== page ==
One of the most fascinating animals I have come across in my life, is the northern short-tailed shrew. It has to be one of the cutest little animals to walk the planet. It’s not its looks that makes it so fascinating, however, but rather its “saving habits”, or more specifically, its “emergency fund”. Their primary food source is insect larvae, but what I didn’t know, is that their saliva actually contains a type of venom that paralyses their prey. This venom places the prey in a comatose state, after which they drag it to their nest for later consumption. Because they don’t know if their current circumstances will continue to guarantee the availability of food in the near future, they can keep their sedated prey alive for days, and even weeks, if required. If the prey wakes up before to the shrew is ready, they simply bite it again for the prey to return back to its beauty sleep.
As human beings, we are facing the same uncertainty, and I would like to emphasise the word uncertainty, as Covid-19 is the perfect example of the type of uncertainty I am referring to. While many people have lost their jobs, there are also countless others who are still employed, but due to current circumstances, they are either only earning a fraction of their usual salary, or no salary at all. Yes, emergency measures have been put in place in the form of TERS/UIF during Covid-19, and in the form of standard UIF outside the scope of Covid-19, but the chances of these individuals actually earning their full usual salary, even with such measures in place, are fairly slim.
Contrary to the shrew’s method of preservation, luckily, we don’t have to make use of venom to protect ourselves against uncertainty. The primary purpose of an emergency fund is to cover your expenses for a period of at least six months in case of your retrenchment, dismissal, or any other situation that can prevent you from earning an income. In other words, its a fund established for the purpose of ensuring that your expenses are covered for a certain period, until such time as you can return to your full income generating ability.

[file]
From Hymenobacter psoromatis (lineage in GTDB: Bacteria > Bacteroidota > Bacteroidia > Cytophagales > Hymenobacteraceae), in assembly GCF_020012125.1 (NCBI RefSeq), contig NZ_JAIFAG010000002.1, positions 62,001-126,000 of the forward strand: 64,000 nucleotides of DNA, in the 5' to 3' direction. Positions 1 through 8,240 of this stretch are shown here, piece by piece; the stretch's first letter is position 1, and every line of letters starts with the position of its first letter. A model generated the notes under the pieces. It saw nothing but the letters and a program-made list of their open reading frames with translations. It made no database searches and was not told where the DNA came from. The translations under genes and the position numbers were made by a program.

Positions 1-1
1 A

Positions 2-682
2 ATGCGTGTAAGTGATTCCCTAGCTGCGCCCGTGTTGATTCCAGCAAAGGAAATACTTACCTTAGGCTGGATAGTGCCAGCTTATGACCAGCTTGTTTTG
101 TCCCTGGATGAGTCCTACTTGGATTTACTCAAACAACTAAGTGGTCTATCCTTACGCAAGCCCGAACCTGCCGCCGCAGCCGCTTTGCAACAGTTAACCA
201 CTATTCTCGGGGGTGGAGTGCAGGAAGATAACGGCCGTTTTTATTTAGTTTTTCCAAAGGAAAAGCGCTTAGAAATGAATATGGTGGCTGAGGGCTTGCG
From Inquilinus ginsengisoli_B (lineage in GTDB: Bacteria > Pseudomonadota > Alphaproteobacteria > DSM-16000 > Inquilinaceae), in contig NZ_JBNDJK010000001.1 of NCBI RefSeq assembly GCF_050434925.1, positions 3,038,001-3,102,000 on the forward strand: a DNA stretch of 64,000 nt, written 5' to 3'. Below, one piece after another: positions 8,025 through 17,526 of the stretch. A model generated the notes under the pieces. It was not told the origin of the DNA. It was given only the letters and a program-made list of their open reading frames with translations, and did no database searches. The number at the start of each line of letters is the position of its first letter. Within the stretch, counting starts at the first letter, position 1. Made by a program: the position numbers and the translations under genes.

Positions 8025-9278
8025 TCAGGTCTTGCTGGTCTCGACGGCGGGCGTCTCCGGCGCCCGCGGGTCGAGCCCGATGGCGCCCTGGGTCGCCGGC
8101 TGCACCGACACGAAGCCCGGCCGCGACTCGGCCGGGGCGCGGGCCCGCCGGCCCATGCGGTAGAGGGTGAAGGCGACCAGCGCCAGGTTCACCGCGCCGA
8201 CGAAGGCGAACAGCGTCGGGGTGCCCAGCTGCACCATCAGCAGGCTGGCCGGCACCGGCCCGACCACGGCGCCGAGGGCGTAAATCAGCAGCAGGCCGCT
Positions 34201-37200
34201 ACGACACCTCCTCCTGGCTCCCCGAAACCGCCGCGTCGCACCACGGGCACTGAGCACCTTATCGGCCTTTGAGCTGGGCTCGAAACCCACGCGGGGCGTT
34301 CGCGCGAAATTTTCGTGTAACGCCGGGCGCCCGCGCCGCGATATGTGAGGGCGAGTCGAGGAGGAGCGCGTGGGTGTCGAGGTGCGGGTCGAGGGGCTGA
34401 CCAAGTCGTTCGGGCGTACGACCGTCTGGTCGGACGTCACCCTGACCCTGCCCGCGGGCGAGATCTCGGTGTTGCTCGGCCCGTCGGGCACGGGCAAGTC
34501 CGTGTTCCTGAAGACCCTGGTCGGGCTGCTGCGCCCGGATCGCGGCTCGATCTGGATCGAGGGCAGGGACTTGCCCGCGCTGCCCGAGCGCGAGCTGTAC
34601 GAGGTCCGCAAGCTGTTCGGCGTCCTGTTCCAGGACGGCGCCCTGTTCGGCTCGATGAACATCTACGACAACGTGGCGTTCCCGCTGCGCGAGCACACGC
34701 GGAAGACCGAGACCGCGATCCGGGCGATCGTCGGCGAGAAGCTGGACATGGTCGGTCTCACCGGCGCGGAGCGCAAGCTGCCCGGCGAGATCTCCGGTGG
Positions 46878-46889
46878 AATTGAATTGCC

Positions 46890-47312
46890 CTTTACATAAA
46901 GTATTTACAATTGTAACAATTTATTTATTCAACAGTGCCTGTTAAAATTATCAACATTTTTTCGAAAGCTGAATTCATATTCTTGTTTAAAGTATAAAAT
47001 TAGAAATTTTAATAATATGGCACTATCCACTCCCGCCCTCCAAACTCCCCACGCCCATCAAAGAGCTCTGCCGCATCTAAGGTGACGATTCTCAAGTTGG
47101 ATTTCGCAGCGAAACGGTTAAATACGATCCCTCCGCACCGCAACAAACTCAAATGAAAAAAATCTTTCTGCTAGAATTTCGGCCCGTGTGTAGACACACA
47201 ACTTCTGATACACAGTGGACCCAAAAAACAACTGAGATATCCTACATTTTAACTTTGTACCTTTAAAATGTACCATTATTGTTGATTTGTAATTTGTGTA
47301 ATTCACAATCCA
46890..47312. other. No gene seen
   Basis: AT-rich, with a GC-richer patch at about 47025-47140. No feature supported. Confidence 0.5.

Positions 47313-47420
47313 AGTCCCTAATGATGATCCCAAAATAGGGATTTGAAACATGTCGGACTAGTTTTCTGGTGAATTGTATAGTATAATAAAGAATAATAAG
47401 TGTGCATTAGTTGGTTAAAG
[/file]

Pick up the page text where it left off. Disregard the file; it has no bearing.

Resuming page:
How are these funds invested?
Cash related to an emergency fund is usually saved in a savings account, or in a money market-linked account at a bank. It is imperative that these funds are protected against market volatility, and they should (preferably) be available at short notice, which makes the abovementioned products ideal for this purpose. Growth is earned in the form of interest and your capital is protected against market volatility. It is important to note that interest rates between different banks and between different products, differ.
While a fixed deposit account or a notice deposit account may offer you a higher interest rate, these products may not necessarily be the best vehicle to use for your emergency fund. The funds won’t be accessible on short notice, without paying additional penalties for the early release of such funds before its maturity date, which in turn, may have a negative impact on the growth earned. Do your homework to choose the right product, and be sure to compare the same type of product from various banks or investment companies, before you decide.
How do I get started?